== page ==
Provence is known for its rocky mountains, its lavender-scented fields, but most of all for its wine! It all started 2600 years ago, when the Phoceans founded Marseille and introduced the vine. Four centuries after the Phoceans, with the settlement of the Romans on the land of Provence, the cultivation of grapes became prolific and spread rapidly throughout the country, making Provence the first wine region in France.
Its wine region stretches for nearly 200 km between the Mediterranean and the Alps, in the Var and the Bouches-du-Rhône, as well as a single village in the Alpes-Maritimes. Marked by a varied topography of natural sites, rocky and volcanic mountain ranges and a coastline alternating between fine sandy beaches and steep paths along the azure blue Mediterranean, the landscape of Provence is unique in the world. This landscape includes the restanques: steep terraces on which vineyards are planted, as well as the walls and groves of trees typical of the region. These elements structure the landscape and protect its biodiversity by sheltering all kinds of wild species.
In Provence,wine is not just a product; discovering a wine from Provence means understanding where it comes from, immersing oneself in the terroir and the environment.immersing yourself in the land that gave it its character, as well as meeting the people who made it...
The rosés of Côtes de Provence have a pale pink color. Depending on their origin, these very expressive wines present a palette of flavors that is either fruity (white fruits, citrus, exotic fruits, berries, etc.) or floral, combined with mineral or empyreumatic notes, supported by a balanced structure, between roundness and intensity.The red wines of Côtes de Provence have a dark color and are divided into two types: first, the fruity red wines that spend little time in the cellar and should be enjoyed quickly and, second, the cellar wines that have complex flavors of dark berries, cocoa, spices as well as powerful silky tannins, obtained through longer vatting times.The white wines of Côtes de Provence are dry, have a light yellow color with green reflections. They offer aromas of fruity citrus, floral (white flowers), balsamic or honey.
The rosés of Côtes de Provence have a pale pink color. Depending on their origin, these very expressive wines present a palette of flavors that is either fruity (white fruits, citrus, exotic fruits, berries, etc.) or floral, combined with mineral or empyreumatic notes, supported by a balanced structure, between roundness and intensity.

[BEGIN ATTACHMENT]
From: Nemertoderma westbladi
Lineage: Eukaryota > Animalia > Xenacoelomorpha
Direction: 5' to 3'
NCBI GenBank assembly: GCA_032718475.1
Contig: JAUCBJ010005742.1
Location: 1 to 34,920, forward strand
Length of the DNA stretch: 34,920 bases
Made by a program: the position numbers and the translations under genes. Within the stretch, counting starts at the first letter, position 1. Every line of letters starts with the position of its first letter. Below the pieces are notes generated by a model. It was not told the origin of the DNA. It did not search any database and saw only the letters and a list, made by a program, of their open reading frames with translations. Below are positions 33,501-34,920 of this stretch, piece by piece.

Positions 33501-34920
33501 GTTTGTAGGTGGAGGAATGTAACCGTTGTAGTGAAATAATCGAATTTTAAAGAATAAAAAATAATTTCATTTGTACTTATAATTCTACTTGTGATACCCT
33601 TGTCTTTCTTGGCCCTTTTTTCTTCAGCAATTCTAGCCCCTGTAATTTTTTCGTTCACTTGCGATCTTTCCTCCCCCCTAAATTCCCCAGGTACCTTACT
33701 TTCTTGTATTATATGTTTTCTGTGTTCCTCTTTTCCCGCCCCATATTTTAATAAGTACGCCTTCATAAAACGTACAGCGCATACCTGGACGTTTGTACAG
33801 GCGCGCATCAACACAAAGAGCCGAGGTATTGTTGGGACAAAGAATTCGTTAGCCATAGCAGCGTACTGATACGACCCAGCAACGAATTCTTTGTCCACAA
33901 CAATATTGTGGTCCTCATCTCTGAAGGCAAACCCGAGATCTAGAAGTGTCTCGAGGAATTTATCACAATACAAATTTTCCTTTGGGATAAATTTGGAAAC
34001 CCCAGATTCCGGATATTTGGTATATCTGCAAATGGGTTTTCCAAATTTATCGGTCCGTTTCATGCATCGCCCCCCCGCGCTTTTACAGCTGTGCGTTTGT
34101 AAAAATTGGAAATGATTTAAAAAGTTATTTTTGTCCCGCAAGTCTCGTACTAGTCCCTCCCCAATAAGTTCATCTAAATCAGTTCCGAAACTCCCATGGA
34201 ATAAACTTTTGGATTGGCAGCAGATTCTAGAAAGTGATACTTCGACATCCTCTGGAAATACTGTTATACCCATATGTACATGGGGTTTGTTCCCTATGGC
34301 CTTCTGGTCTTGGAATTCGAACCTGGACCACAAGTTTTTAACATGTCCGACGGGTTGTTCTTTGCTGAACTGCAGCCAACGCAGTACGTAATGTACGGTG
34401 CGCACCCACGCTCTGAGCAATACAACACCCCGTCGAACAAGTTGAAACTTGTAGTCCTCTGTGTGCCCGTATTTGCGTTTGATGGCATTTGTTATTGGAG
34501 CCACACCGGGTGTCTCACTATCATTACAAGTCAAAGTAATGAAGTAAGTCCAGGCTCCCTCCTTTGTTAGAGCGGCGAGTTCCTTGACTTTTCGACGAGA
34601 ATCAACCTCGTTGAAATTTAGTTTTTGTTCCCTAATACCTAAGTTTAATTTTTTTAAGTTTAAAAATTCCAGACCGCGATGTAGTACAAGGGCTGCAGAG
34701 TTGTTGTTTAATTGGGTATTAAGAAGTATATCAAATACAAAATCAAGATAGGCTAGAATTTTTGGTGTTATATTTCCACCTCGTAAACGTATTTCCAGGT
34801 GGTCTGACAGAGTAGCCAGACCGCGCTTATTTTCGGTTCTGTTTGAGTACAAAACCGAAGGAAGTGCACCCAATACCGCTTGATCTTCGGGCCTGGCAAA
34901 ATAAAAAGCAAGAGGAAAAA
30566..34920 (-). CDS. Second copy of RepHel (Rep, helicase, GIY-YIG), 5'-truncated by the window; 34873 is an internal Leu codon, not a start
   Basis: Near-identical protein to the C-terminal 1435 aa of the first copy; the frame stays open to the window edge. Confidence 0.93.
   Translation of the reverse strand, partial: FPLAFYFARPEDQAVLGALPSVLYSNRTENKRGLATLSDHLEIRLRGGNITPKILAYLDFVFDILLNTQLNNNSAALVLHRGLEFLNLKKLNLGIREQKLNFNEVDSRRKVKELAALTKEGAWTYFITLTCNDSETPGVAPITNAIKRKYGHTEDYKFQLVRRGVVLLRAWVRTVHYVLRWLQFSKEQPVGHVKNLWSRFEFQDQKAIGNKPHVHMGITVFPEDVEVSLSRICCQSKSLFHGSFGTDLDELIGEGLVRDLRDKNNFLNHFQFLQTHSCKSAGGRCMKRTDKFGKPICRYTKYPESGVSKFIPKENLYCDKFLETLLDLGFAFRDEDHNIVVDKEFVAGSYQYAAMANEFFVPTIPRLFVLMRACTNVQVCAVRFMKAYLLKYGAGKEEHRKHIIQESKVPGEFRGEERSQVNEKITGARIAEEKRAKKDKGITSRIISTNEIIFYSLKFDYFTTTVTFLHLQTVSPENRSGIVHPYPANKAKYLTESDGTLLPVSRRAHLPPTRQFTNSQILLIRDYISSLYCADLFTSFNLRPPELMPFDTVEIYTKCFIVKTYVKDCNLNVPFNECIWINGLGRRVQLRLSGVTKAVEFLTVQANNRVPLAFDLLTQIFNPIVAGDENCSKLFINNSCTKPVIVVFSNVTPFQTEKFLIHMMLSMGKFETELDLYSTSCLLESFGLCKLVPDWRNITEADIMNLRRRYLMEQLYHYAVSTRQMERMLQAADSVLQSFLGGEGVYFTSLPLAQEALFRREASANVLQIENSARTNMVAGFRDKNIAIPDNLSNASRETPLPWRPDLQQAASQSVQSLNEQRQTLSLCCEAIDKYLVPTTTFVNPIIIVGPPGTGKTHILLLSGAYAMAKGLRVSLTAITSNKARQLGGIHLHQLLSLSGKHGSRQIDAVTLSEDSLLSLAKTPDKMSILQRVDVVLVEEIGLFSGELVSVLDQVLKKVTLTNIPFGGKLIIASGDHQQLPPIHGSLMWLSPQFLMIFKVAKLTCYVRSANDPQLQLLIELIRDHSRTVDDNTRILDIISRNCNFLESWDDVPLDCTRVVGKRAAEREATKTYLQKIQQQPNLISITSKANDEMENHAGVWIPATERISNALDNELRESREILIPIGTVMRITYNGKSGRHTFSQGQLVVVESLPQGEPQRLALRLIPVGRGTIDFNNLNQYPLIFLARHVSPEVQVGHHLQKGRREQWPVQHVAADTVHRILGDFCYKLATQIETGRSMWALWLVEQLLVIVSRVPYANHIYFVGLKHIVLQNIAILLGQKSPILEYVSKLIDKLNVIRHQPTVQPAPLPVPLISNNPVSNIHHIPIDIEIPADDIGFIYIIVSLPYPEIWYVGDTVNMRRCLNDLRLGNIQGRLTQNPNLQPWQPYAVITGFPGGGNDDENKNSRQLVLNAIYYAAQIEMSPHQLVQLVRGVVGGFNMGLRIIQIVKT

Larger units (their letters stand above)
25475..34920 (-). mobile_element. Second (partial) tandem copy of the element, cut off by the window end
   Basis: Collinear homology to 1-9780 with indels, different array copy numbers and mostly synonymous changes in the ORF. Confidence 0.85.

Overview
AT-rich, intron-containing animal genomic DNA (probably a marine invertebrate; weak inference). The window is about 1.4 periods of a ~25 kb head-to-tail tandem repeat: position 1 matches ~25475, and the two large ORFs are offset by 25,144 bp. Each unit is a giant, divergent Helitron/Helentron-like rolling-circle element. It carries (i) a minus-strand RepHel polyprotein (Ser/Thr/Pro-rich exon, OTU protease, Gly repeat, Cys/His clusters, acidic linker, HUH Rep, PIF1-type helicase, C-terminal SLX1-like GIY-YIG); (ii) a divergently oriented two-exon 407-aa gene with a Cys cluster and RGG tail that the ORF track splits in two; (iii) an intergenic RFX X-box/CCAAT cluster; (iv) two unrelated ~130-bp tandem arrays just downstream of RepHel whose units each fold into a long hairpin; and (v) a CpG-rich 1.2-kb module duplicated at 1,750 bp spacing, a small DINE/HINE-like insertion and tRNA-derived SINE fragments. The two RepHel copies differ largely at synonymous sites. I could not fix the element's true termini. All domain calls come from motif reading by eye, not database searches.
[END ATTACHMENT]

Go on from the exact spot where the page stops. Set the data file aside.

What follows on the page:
With an average annual production of 150 million bottles of rosé, Provence is the leading French region for rosé production and supplies about 5% of the world's rosé wines. The region even has a center dedicated to rosé wine; the objective is to improve its quality through research and experimentation.
In Provence, there are two main techniques dedicated exclusively to its production: cold maceration or direct pressing. The choice between one of the two techniques is guided by several factors: the maturity of the harvest, the grape varieties vinified and their sensory potential, the choice of proportions during the blending and the desired flavor. In both cases, making a rosé requires as much meticulousness in order to obtain a color as well as attractive aromas that are both delicate and expressive; peach, melon, mango, grapefruit, tangerine and red currant are the six main colors that a Provence rosé can have.
We shouldn't talk about Provence and forget to mentionits superb red wines. With their power and their robust character, these wines warm us up in winter. Their purple color has purple reflections in their youth while ruby hues appear with the years. They are divided into two types: first, the red wines that emit fruity notes reminding us of red fruits and that spend little time in the cellar and must be tasted quickly and, in the second time, the red wines that emit fruity notes reminding us of red fruits.The second type is the cellar wines, which have complex flavors of dark berries, cocoa, spices and powerful silky tannins, obtained through longer vatting times. With age, the red wines of Provence reveal a whole new character. You will find in Provence red wines that are supple in the mouth but also sometimes rustic and powerful.
The white wines of Provence have long been the darlings of Provençal restaurateurs, going perfectly with Mediterranean cuisine and its fish. The white wines of Provence spoil us with their subtlety and finesse. They offer us a brilliant pale yellow color with green reflections. On the nose, this wine is discreet and sometimes emits aromas of citrus, flowers, and even some spices like pepper. They are structured, fresh and are also suitable for aging. For gastronomy, a white wine of Provence will perfectly accompany a good bouillabaisse!
The white grapes of Provence include: Rolle, Ugni Blanc, Bourboulenc, Clairette, Marsanne, Roussanne and Grenache Blanc. There are also the Bordeaux grapes of Sauvignon Blanc and Semillon (which are sanctioned in some regions.) Regional grapes such as Pascal, Terret Blanc, Spagnol and Pignerol are still used but are rapidly disappearing.
Most of the traditional red grapes used in Provence can be found elsewhere in France, including: Grenache Noir, Syrah, Mourvèdre, Carignan, Cinsault, Counoise, Tannat and Cabernet Sauvignon. There are, however, red varieties unique to Provence, including Tibourne, Braquet, Calitour, Folle Noir and Barbaroux.